Elie to Lower Largo

By Colin Hogarth

The historic streets of Elie and Earlsferry - so called because the fleeing Earl of MacDuff was ferried across the Forth from here in the 11th century - give way to a sweeping arc of sand on this coastal walk to Lower Largo, birthplace of Alexander Selkirk, inspiration for the Robinson Crusoe story. The route follows a section of the Fife Coastal Path and, as well as being an enjoyable leg-stretch in its own right, offers an introduction to the delights of this long distance trail.

The starting point for this walk is Elie, a community long popular with visitors. Back in the 19th century Victorian holidaymakers flocked here in their droves to enjoy the clean air and unspoiled golden beaches. From the Ruby Bay car park on the town's East Links, follow the access track inland and, at the junction where it joins the public road, turn left, then turn right on to Stenton Road, at the bottom. Follow this up to the High Street and turn left. Continue on the main thoroughfare, passing by the 17th century parish church, and then on along Bank Street and Links Place to Earlsferry's High Street, which ultimately leads down to the local golf course. Continuing straight on, a narrow lane passes by a small parking area on the edge of the course, curving south past a line of cottages to reach a turning circle at the end. Walk on across the grass to the ruin of a small chapel with excellent views over the Forth estuary. The path continues round the point, rising over a ridge of rock, to dunes lying between a sandy beach and the golf links.

Follow the path round the bay and, at the far end, steps set into the grassy slope climb on to the headland, leveling off at an old wartime ruin at the top. A narrow path skirts left along the top of the cliffs to a trigpoint below a tall aerial and telephone mast.

Kincraig Point offers a fine view over the sea towards the Bass Rock on the far side of the Forth, the Isle of May, and Earlsferry immediately below. This was clearly not lost on the wartime military who sited large guns on the headland. The remains can be seen in the form of large round concrete pits. The path continues round the point, dropping to more military ruins.

It bears right here, skirting the edge of a field before descending a flight of steps on the left, and continues round the point to the caravan park at Shell Bay. The route emerges at information boards and a small car park on the edge of the camping ground. Join the site's tarmac road here, turn left, and head west along the edge of the site. Stay on the outer road, passing by a small shop and laundry, and continue west, keeping the dunes to you left, until the tarmac swings right at the far end of the park. Leave the road here and continue west along a sandy track leading through a gap in woodland to the mouth of the Cocklemill Burn. A pair of wooden bridges span the wide, marshy outflow, a rundown metal shed in between. Once across, bear left and a path rises through the dunes to the beach.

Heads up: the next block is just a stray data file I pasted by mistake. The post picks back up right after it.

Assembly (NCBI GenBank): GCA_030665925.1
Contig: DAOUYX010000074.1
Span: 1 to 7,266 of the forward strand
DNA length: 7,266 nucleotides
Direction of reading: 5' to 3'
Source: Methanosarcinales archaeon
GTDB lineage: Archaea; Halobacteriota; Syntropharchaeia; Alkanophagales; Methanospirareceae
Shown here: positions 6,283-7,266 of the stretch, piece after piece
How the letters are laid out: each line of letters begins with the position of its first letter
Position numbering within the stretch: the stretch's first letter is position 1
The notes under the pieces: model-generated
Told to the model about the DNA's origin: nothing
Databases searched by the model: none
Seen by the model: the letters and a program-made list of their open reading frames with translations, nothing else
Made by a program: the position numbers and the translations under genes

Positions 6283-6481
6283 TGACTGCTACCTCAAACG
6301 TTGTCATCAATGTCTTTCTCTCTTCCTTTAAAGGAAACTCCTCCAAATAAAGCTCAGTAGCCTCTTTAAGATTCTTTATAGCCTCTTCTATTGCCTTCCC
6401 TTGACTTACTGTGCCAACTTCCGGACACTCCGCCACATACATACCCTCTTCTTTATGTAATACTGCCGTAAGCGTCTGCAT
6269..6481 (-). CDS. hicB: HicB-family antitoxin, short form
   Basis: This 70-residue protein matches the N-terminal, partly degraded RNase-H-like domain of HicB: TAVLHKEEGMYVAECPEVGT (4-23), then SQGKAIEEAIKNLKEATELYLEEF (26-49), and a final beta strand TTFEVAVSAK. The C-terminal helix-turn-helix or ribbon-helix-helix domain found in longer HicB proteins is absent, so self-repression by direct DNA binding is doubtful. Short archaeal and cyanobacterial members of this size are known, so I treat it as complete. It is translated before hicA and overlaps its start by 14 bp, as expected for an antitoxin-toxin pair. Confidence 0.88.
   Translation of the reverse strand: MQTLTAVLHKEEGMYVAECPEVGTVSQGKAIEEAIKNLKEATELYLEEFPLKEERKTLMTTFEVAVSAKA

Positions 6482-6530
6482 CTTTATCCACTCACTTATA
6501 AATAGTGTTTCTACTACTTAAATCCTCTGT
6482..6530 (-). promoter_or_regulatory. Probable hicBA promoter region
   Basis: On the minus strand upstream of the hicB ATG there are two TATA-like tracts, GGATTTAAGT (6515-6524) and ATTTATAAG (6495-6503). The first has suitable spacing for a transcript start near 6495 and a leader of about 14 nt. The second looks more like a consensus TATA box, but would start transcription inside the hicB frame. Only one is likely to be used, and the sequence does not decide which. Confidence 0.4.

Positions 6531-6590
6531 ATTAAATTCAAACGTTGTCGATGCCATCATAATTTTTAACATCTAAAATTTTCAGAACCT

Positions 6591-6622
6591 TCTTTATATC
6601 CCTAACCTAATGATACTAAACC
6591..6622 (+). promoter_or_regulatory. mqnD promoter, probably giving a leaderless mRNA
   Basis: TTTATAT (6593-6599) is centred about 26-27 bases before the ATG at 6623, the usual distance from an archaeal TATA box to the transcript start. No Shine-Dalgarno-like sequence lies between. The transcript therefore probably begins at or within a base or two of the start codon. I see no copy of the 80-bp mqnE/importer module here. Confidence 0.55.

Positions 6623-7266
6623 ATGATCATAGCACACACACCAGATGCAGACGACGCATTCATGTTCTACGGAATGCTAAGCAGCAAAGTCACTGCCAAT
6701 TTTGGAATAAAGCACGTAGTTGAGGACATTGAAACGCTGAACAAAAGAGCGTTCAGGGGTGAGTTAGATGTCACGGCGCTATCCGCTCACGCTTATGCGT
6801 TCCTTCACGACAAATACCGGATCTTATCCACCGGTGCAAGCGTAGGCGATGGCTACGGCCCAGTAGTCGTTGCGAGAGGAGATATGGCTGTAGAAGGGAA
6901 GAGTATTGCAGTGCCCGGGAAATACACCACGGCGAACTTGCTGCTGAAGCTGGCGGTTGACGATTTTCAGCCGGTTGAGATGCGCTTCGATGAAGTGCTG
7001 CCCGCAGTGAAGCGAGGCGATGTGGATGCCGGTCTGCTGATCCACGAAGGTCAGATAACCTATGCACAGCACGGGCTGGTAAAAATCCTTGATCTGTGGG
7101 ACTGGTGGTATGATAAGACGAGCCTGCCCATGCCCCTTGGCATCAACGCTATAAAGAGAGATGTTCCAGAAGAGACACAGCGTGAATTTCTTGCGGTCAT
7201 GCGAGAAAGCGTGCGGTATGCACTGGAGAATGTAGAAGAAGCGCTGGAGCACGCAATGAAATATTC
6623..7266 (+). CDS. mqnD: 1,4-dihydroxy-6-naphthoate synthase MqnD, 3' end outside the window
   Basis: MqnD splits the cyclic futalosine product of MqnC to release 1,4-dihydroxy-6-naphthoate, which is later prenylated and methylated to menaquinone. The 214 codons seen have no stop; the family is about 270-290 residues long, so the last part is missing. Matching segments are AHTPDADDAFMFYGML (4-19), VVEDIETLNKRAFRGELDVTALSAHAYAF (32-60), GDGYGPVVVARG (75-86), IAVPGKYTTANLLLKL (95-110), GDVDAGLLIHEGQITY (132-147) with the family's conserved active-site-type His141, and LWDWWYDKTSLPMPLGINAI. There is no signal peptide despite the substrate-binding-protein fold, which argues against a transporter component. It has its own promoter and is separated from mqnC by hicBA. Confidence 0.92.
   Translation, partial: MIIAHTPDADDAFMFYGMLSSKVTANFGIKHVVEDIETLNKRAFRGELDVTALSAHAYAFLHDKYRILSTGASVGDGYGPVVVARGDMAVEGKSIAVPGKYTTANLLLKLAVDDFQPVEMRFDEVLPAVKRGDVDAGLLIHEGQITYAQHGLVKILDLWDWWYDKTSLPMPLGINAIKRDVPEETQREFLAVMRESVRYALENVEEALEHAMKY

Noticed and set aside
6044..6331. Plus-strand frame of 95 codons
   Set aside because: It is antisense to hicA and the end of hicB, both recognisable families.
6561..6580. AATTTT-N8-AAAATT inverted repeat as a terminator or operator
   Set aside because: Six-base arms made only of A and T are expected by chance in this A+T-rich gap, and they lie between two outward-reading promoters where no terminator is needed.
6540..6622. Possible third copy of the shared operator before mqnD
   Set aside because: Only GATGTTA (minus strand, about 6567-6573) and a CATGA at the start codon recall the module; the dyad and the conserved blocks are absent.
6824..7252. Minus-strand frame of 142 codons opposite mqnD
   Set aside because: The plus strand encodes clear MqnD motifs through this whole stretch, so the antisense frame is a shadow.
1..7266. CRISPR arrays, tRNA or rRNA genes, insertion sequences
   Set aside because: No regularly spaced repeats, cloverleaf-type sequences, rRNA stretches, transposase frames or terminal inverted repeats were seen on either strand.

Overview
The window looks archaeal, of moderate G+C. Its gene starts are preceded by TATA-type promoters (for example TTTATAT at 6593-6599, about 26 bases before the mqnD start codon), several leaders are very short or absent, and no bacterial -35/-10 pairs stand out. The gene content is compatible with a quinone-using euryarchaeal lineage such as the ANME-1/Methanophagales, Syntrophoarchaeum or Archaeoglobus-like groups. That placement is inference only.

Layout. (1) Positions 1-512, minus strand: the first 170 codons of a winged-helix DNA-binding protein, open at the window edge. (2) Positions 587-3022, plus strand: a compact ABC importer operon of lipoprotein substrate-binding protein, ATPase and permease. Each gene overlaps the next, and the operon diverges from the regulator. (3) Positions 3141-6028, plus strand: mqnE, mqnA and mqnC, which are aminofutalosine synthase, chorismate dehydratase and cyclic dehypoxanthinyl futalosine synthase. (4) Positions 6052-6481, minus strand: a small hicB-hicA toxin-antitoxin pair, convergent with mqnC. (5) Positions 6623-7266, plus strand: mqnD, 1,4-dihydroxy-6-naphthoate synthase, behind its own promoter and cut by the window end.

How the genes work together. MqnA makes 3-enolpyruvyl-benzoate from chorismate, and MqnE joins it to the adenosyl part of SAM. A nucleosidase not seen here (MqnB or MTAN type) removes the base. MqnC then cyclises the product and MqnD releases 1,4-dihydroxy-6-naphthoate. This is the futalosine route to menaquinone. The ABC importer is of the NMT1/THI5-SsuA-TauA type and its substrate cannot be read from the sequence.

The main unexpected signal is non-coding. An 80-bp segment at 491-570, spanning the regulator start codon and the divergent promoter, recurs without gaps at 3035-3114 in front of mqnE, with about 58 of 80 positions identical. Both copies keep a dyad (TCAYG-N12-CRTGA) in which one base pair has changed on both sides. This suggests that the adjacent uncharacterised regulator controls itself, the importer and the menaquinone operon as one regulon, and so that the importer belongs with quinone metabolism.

You can walk along the sand, or a narrow path in the dunes offers a high tide alternative. The whitewashed houses of Lower Largo can be clearly seen across curving Largo Bay, and, above the village, Largo Law with East and West Lomond visible behind. The beach skirts by more wartime remains - bunkers and concrete blocks designed to prevent enemy landing - to reach the outflow of another burn which cuts across the sand. Head right, over the dunes to reach a small parking area below Carrick Villa and climb some wooden steps here to join the trackbed of the old Fife coast railway line. This runs past a ruined house further on, then leads straight into Lower Largo.

Stay with it as it skirts along the back of houses until you reach a set of steps on the left, leading down into a car park with public toilets above the beach.

Lower Largo is a fascinating little village and well worth some exploration. The birthplace of Selkirk, who spent over four years marooned on an island, can be found by following the road from the car park along the front. It turns right at the end, then left again to reach a pair of stone houses with a statue in a first floor niche and a small plaque.

To return to Elie you can either retraced your steps along the beach, or head up to the main A915 road where a regular bus service can be found.


Distance 7 miles/11km (one way). ;
Map OS Landranger 1:50,000 sheet 59. ;
Start/parking Ruby Bay public car park at East Links, Elie (grid ref NT 497997). ;
Grading A predominantly low level coastal route. Take care on Kincraig Point as there are long, steep drops into the sea.